The funny thing is, the definition of ‘proficient’ changes from hunter to hunter. Some may believe it’s being able to shoot a 2″ group at 100 yards.
Others think if they can hit a 12″x12″ piece of paper at 50 yards, that is all they need. When I was a kid, my dad used to hang a one-gallon paint bucket on a limb at about 50 yards. If he could hit it with his open sighted 30-30 Marlin, then his gun was “sighted in” and he was perfectly happy.
And he killed a lot of deer with that gun, few were rarely shot past 50 yards though.
I think most of us would agree that a scoped modern rifle should be able to put at least 3 rounds inside 3 inches at any range up to 100 yards. If the gun can do that, then the shooter should practice proper breath control and trigger squeeze.
For bowhunters, I believe they should be able to keep all their arrows inside a 5 or even 6-inch group out to 40 yards. Obviously, I’d like to see them also keep at least 3 arrows in a 3-inch circle out to 40, but I had trouble doing that at 40 yards with my old compound.
Only when I started shooting instinctively did my accuracy improve greatly. I just could never develop the form to shoot accurately with sights out to 40 yards.
Over the years I’ve learned that many times I found that a lack of patience was really a lack of confidence in most cases. Funny that you have no trouble sitting in a blind until noon if you’re seeing deer, or if you think you’ll be seeing them.
But a lot of people have a problem sitting still even an hour or so before they get up and start walking around. Which by the way, is another mistake beginners make!
I can’t tell you how many deer I’ve watched impatient hunters spook because they were out of their blind or treestand by 8 or 9 and started walking around.
If you’ve done your scouting properly, there should be no reason for you to be out plopping around the freakin’ woods at 8 or 9 a.m. You’re better off going back to camp and making coffee for everyone else who will be filing in a few hours.
I think beginners and even some veterans should have their deer calls taken away. I’d bet that the majority of deer hunters have never heard a real deer in the woods.
And of those hunters, the majority of them have never listened to a pro on a CD or DVD call deer. They may have seen one of the TV show cowboys do it, but few have taken the time to hear real deer call in the woods.
Even if you’re using an excellent grunt call like the MAD Grunt/Snort/Wheez call, you can easily over call and spook deer!
Usually, one of two things happen”
I’ve been deer hunting for nearly 30 years now and I’ve heard deer vocalize only a few dozen times over the years. Of course, I probably spend a lot more time scouting and deer hunting than the average Joe as well.
Deer make soft subtle sounds, even a buck trailing a hot doe doesn’t grunt near as loud as many commercial call sound. Plus, deer don’t make a continuous sound every step they make!
Like over calling, a lot of deer hunters are relying on that magical deer in a bottle to produce a buck for them. Many deer hunters subscribe to the theory that more is better. That just isn’t true!
I dearly loved to watch the late Ben Rogers Lee. I use to have nearly all of his deer hunting videos and I learned a lot from watching them.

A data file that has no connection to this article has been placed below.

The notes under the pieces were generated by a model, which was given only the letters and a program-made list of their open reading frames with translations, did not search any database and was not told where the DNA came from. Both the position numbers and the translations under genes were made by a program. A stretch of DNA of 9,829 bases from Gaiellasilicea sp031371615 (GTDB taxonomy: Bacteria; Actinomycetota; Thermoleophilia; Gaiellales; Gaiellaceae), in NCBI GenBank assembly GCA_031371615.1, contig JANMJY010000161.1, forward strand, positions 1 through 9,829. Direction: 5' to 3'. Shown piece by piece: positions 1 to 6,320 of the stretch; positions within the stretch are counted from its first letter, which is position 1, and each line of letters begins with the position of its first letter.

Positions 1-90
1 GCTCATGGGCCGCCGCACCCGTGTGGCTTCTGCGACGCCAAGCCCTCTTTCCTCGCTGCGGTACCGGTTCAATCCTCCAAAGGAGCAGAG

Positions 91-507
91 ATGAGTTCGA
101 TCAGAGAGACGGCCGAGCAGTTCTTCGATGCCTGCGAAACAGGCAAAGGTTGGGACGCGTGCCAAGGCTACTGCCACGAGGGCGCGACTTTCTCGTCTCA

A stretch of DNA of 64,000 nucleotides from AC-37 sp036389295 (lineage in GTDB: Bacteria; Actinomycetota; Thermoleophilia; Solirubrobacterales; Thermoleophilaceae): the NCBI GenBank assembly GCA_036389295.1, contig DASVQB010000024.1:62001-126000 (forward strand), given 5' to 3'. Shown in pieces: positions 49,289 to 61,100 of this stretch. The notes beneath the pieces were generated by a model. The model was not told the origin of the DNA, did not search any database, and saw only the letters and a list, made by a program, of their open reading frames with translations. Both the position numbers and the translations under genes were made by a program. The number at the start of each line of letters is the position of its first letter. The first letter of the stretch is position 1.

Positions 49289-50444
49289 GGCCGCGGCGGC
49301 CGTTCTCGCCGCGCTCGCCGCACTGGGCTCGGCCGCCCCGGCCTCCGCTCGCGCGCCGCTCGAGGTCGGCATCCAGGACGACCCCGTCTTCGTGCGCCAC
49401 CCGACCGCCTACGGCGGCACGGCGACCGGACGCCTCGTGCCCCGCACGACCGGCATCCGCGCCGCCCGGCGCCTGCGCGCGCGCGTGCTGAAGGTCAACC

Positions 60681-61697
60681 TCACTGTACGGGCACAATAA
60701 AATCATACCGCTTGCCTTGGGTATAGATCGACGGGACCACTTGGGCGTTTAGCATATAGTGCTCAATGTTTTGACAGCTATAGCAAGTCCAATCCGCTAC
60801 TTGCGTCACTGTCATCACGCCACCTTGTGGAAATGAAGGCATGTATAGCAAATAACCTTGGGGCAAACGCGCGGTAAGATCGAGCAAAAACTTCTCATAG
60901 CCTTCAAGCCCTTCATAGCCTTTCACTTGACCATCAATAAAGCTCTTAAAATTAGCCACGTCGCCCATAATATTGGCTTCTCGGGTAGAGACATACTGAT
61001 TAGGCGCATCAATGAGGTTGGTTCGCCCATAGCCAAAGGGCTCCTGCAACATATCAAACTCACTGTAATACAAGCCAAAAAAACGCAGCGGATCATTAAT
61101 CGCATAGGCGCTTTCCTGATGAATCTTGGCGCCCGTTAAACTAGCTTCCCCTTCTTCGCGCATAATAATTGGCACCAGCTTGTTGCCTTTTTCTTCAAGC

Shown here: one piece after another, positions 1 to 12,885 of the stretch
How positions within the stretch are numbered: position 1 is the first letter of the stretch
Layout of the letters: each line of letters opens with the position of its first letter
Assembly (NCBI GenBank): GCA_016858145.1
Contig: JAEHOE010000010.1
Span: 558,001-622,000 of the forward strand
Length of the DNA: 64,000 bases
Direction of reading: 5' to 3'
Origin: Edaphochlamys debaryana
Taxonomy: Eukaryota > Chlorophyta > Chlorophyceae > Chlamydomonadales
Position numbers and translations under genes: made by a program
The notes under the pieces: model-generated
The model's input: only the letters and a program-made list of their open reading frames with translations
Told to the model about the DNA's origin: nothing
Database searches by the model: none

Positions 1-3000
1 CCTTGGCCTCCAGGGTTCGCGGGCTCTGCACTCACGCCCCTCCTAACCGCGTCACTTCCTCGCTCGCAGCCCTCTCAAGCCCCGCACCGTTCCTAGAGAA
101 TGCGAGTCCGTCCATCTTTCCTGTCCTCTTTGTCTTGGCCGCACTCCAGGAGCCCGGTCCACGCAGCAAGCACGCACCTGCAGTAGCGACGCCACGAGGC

However, I cringed when he would pour a whole bottle of his deer scent on a tarsal gland or rag and say something like “Now you can’t get too much of this scent on the ground, use plenty so the Buck can really smell it”.
I know he was just selling deer scent, but then again the guy didn’t have a problem killing deer. He knew them just as well as he knew the habits of Turkey. But beginners thought his ‘secret to success’ was all that deer scent he was pouring out!
Deer can put bloodhounds to shame. If you’re going to use scent, use only a few drops. I think the majority of deer hunters would do far better without scents than with them. Most don’t know how to use them properly or when to use them.
I personally don’t want a deer to know I’m anywhere around when he comes by my stand. Sure, I’ve had scents work and I’ve had them spook deer, especially when using a Doe in Estrous scent during the rut.
Many small bucks that have had their butts whipped will spook. So will does. They know that if a Buck is present, it’ll be cold nosing them and pestering them for a long time. So they will avoid another doe who smells like she is ‘in’.
That’s why most of the time you’ll find me using a deer scent like Wildlife Research’s Trails End #307. I’ve used it for many years and it doesn’t seem to spook deer in my area during the rut. I’ve also seen it attract several deer that I know of, including a few bucks.
There’s a saying in the business world that goes something like “If you fail to plan, then you’re planning to fail”. The same could be said about deer hunting.
Do you have backup stand locations for different wind directions? What if there are hunters in your area, do you have an alternate plan? Have you ever went hunting and forgot your weapon at camp or home? Have you ever forgot your release or shells?
You should have alternate hunting stand locations mapped out and know which wind directions they are good for. Plus, a simple checklist that you check before heading out will keep you from forgetting an important part of your gear.
Over the years I’ve heard of more than one story about a deer hunter who went ahead and sits in their stand even though they had forgotten their weapon or ammo only to have a buck walk by within range. I bet you’ve heard one or two stories about unprepared hunters.
When I say ‘cheap’, I mean poor quality equipment. I can’t tell you how many people just want the cheapest piece of equipment they can find. Whether it’s the cheapest bow, treestand, game camera or rifle, it seems their only requirement is that the equipment is cheap.